Another specific feature of the vaccine is that it is devoid of any viral elements, including viruses, viral vectors, adjuvants, or coadjuvants.

    "Even though it's an elegant and sophisticated vaccine, it's not a complicated one", Payne said, adding that the vaccine shot would be similar to an anti-flu vaccine.

    India's Bharat Biotech: Vaccine Built on Flu Vaccine "Backbone"

    India, which is among the world’s largest vaccine producers from the Southeast Asia region and home to half a dozen major vaccine makers, is also gearing up for the much-needed COVID-19 vaccine. Among the country's companies to announce a bid is Bharat Biotech, a leading vaccine and bio-therapeutics manufacturer, which has already commercialised 16 vaccines, including one against the H1N1 flu that caused the 2009 pandemic.

    Together with virologists at the University of Wisconsin–Madison, and the FluGen vaccine company, Bharat Biotech started tests and developments of the vaccine, called CoroFlu®. The developers explain that it "will build on the backbone" of FluGen's flu vaccine candidate.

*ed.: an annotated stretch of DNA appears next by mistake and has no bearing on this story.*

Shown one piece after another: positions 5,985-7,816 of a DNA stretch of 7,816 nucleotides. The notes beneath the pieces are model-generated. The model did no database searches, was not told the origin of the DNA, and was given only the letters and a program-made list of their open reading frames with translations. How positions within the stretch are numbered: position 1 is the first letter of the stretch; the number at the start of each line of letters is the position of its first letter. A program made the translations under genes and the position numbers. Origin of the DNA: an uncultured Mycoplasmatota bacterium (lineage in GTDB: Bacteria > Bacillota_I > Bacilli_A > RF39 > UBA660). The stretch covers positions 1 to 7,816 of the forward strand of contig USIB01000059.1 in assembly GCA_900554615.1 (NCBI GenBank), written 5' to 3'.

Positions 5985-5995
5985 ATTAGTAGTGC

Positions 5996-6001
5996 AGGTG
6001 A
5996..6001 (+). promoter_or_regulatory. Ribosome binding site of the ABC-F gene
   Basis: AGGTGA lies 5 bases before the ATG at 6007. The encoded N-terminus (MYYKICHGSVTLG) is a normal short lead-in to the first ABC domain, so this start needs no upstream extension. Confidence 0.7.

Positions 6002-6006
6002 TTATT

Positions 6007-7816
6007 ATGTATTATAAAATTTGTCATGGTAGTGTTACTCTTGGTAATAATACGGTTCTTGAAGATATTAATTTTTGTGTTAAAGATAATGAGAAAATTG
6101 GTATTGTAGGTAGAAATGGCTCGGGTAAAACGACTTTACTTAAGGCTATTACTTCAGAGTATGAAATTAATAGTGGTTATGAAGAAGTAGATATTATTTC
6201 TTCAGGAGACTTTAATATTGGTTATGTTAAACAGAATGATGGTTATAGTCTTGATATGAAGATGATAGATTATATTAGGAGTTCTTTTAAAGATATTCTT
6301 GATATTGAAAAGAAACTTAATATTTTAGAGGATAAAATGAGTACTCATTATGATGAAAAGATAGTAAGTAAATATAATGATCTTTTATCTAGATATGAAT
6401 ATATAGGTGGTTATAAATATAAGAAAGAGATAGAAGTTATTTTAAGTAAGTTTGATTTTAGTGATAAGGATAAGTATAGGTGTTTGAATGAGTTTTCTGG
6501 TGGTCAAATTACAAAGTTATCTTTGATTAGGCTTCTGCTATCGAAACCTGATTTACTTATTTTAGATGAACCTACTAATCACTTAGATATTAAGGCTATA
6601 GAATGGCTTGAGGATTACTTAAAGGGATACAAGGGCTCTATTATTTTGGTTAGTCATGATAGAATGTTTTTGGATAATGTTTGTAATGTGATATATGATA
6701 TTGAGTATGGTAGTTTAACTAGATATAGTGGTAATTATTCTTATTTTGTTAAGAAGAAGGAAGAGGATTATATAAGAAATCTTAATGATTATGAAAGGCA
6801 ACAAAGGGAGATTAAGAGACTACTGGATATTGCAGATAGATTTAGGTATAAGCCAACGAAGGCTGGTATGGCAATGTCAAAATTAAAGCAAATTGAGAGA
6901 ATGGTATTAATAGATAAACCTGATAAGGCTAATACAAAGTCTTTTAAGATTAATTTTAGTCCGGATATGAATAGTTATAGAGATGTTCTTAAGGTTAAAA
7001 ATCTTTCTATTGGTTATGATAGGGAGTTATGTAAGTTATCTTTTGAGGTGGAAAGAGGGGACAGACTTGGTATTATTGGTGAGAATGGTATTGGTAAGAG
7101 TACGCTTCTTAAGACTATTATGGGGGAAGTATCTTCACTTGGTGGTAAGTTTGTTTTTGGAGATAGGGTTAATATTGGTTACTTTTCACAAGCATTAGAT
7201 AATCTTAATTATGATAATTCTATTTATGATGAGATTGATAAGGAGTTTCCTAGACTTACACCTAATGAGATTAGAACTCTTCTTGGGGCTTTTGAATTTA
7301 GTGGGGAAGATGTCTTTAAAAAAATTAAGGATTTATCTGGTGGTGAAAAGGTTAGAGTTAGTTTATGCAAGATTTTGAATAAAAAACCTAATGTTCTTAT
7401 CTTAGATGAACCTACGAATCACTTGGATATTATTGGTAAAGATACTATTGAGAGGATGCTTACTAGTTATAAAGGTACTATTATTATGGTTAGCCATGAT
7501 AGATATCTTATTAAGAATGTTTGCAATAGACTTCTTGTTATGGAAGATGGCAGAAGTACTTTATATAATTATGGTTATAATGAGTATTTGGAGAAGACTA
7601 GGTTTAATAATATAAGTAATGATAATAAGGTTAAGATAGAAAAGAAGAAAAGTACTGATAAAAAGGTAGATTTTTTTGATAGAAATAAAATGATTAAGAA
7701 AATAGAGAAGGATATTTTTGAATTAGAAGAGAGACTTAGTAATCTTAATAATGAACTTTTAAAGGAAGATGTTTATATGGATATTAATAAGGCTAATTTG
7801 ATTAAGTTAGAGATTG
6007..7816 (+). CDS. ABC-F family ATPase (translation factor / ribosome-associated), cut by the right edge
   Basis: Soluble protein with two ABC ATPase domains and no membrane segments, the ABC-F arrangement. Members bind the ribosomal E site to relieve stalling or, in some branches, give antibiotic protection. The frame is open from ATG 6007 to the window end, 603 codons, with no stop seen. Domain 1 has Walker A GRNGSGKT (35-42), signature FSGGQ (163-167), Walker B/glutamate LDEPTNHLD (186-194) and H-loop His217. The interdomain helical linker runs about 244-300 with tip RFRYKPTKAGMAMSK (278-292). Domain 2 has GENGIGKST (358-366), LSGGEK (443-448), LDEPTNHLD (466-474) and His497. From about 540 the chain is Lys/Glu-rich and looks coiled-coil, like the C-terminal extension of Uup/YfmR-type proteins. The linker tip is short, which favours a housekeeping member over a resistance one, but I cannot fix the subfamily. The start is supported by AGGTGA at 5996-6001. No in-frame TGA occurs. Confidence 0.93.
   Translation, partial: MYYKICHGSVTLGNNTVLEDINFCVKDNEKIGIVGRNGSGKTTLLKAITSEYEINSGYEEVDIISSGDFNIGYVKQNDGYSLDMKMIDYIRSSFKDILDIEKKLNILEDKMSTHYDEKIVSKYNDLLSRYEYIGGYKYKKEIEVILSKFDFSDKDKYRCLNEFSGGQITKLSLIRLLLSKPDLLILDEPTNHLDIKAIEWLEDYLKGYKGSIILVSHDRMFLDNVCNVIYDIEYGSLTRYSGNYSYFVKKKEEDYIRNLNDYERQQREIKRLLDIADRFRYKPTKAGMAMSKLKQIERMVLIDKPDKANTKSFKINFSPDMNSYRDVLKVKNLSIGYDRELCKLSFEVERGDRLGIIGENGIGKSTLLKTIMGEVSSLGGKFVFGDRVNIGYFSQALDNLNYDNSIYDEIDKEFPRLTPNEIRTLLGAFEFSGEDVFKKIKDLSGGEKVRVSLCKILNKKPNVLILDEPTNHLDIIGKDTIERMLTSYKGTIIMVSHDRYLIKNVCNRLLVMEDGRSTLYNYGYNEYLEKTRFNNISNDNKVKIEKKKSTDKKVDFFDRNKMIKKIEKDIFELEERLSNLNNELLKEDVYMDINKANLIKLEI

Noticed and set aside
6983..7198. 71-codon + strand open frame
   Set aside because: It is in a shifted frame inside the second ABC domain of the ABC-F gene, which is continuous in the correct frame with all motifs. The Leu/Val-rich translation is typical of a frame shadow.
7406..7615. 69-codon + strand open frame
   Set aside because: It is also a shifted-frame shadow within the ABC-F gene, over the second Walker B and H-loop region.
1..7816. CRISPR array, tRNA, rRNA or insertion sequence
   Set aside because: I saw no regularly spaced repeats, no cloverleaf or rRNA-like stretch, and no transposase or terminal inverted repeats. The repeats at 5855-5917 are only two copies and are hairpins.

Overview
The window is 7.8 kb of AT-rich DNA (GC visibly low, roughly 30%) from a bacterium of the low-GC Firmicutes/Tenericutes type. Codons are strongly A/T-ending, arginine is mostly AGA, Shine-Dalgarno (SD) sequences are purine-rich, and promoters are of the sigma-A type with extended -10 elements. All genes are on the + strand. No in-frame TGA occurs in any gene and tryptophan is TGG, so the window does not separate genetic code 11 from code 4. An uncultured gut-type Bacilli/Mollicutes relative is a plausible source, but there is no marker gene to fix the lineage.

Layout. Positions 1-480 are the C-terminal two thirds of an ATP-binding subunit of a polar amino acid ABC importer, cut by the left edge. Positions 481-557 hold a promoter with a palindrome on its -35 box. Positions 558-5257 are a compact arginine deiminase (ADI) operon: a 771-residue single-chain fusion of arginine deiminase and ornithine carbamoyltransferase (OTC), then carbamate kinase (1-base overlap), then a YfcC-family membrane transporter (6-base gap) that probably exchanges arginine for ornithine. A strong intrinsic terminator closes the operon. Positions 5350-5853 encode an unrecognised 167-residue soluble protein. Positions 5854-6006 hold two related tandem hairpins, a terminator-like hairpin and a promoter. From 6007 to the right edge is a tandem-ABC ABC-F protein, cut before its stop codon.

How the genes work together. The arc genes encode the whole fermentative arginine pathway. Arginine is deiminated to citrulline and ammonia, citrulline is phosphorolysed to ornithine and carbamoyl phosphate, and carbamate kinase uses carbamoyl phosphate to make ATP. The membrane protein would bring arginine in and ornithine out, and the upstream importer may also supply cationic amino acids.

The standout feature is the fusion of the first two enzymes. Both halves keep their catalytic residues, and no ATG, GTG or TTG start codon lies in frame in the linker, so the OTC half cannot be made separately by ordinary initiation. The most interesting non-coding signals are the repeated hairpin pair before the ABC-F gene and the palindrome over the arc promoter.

Apart from many vaccines developed against COVID, CoroFlu® will be delivered intranasally since this route mimics the natural one of infection by the coronavirus, the developers say, adding that such a way is more effective and induces more immune responses than intramuscular shots.

    The spread of the coronavirus disease (COVID-19) in Kolkata Municipal workers wearing protective gear spray disinfectant in a residential area during a nationwide lockdown to slow the spreading of the coronavirus disease (COVID-19), in Kolkata, India, April 29, 2020.
    © REUTERS / RUPAK DE CHOWDHURI
    The spread of the coronavirus disease (COVID-19) in Kolkata Municipal workers wearing protective gear spray disinfectant in a residential area during a nationwide lockdown to slow the spreading of the coronavirus disease (COVID-19), in Kolkata, India, April 29, 2020.
    "If we achieve success in every single phase of the vaccine development during the animal trials, human clinical trials, achieving world-beating efficacy, and safety standards, we will be ready to approach regulatory authorities for licensing", Dr. Krishna Ella , Chairman & Managing Director, Bharat Biotech International Right.

    The vaccine is currently undergoing animal trials in the United States. Human clinical trials in India are due to start in the next four to six months.

    "Our goal is to have a human vaccine ready by the end of 2020 or early 2021, if we can meet our vaccine development milestones, clinical trial outcomes, and regulatory approvals. As a company, we are manufacturing, ready to deliver 300 million doses of vaccine annually", she added.

    Canada's Medicago: Virus-Like Particle That Will Not Make Anyone Sick